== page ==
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Chinese, US students plant roots of friendship, understanding

Teenagers from Iowa form strong bonds, experience local culture on exchange trip

By Zhang Yunbi | China Daily | Updated: 2024-05-29 07:26

US students inspect a kite used as a teaching aid at Shijiazhuang Foreign Language School on April 20. ZHANG YUNBI/CHINA DAILY

More than a month ago, high school students from China and Iowa in the United States' Midwest inaugurated and planted the first batch of trees for the China-US Friendship Youth Woods in Hebei province's Zhengding county, where President Xi Jinping worked as a senior local official from 1982 to 1985.

Zhou Yitian, a senior high student from Shijiazhuang Foreign Language School, planted a tree with her new friend, Grace Zorich from Muscatine High School.

"This is the first time I've planted a tree as big (as this), but I planted a tree before… a very little, little one," said Zorich. Her horticultural skills, including her proficiency with a shovel, impressed her Chinese teenage peers.

Zhou said: "I hope the tree grows robustly alongside our friendship. Of course, I'll be back someday to revisit these trees."

The woods, which feature species such as the North American red maple, are lush and thriving, and are expected to welcome more US students.

In San Francisco last November, President Xi proposed an ambitious program to invite a total of 50,000 American youths to visit China for exchanges over the next five years.

Hebei and Iowa are natural choices for boosting subnational bonds as they have enjoyed a sister relationship since 1983 and have had ongoing exchanges in the agricultural sector.

Two delegations from Muscatine High School have traveled to China and Hebei this year. The second delegation of 32 students and eight teachers stayed in Hebei from April 19 to 22 at the invitation of the Shijiazhuang Foreign Language School, one of the leading middle schools in the province.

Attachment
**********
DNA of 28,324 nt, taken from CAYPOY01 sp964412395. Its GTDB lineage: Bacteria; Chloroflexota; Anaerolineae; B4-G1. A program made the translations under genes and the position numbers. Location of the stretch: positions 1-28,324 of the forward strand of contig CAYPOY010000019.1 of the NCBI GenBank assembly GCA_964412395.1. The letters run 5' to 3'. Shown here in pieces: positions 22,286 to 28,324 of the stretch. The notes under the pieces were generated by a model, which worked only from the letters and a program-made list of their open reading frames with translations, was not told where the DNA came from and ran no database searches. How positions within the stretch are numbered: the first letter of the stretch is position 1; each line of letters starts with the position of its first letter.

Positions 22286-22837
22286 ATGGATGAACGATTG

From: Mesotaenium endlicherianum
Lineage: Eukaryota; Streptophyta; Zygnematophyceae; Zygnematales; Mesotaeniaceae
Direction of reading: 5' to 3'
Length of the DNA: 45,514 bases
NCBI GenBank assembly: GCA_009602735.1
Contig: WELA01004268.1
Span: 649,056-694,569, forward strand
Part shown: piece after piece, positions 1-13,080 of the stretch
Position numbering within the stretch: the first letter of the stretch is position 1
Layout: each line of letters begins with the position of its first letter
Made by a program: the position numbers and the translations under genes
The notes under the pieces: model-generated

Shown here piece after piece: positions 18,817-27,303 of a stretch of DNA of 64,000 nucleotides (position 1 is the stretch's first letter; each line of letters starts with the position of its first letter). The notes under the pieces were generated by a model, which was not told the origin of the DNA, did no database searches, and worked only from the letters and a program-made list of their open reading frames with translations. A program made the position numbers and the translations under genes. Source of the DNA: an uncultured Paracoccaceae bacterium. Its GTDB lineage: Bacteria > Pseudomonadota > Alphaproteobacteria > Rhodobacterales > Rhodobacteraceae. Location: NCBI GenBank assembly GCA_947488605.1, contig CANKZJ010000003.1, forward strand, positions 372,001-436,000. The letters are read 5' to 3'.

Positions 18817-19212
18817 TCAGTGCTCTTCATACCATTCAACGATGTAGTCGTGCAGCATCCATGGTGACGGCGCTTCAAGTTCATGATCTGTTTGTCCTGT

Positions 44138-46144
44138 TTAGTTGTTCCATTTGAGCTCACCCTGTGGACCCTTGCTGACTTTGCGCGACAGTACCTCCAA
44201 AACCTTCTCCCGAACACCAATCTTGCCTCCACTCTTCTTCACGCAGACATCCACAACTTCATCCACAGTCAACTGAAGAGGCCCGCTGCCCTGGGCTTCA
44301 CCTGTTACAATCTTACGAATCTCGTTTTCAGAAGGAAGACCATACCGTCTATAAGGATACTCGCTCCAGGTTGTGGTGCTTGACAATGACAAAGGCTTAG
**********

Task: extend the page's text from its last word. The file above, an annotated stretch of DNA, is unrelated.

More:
It was the first time any of the US high school students had visited the country beyond the Pacific Ocean. They arrived in Beijing first, and then traveled to Hebei before heading to Shanghai to end the tour.

During the trip, students from both countries, such as Zhou and Zorich, were paired together.

Teachers and students of Shijiazhuang Foreign Language School celebrate the birthday of Tony Joseph from Muscatine-China Initiatives Committee on April 20 in Shijiazhuang. ZHANG YUNBI/CHINA DAILY

Versed in culture

Liu Feng, vice-principal of Shijiazhuang Foreign Language School, which is affiliated with the main school, said they arranged for the US students to take part in calligraphy and paper-cutting classes so they "can have a taste of Chinese teenagers' school life".

They consulted the visitors in advance over the trip's arrangement, agenda, and itinerary to ensure adequate communication between students from both sides during the limited time they had together over four days.

The US students said they wanted to take Mandarin lessons with Chinese students.

Liu's school selected an ancient Chinese poem "Rural Life" as the centerpiece of the lesson:

"Over green grass orioles fly in vernal sky/

The mist intoxicates the willow trees./

Back early after school, the children try/

To fly the kites in eastern breeze."

Kristina Devries, one of the US students, admitted that the poem was a bit difficult for her. "It's mainly the tones," she said.

Yet after the class, most students could read the poem properly in Mandarin.

Observing that the poem echoed the then season of spring, Jasmine Montes, another US student, said, "It is really pretty and I like it."

When asked if US children fly kites these days like people did decades ago, Ryan Castle, principal of Muscatine High School, said: "Not as much any more. We used to. With phones and iPads, it's hard to get kids to fly kites."

Lyu Fei, an English teacher at Shijiazhuang Foreign Language Primary School, was involved in the special class for the guests and she had no language difficulties when talking to the US students. Her recipe for successful communication included body gestures and the use of humor.

"They are real quick learners," she said, saying the visitors mastered the poetry faster than she had expected.

"So, we had some extra minutes to review and practice more. I'm so proud!" she laughed.

Another first for the trip was the host school arranging a musical performance that involved collaboration between the Chinese students and their foreign guests.

The US students split up and went to several classrooms to be taught how to play the hulusi, or gourd flute, an easy-to-learn Chinese folk music instrument.

Later that afternoon, they joined the Chinese students on stage and together they played the song Auld Lang Syne using the hulusi. The performers received warm applause from the audience.

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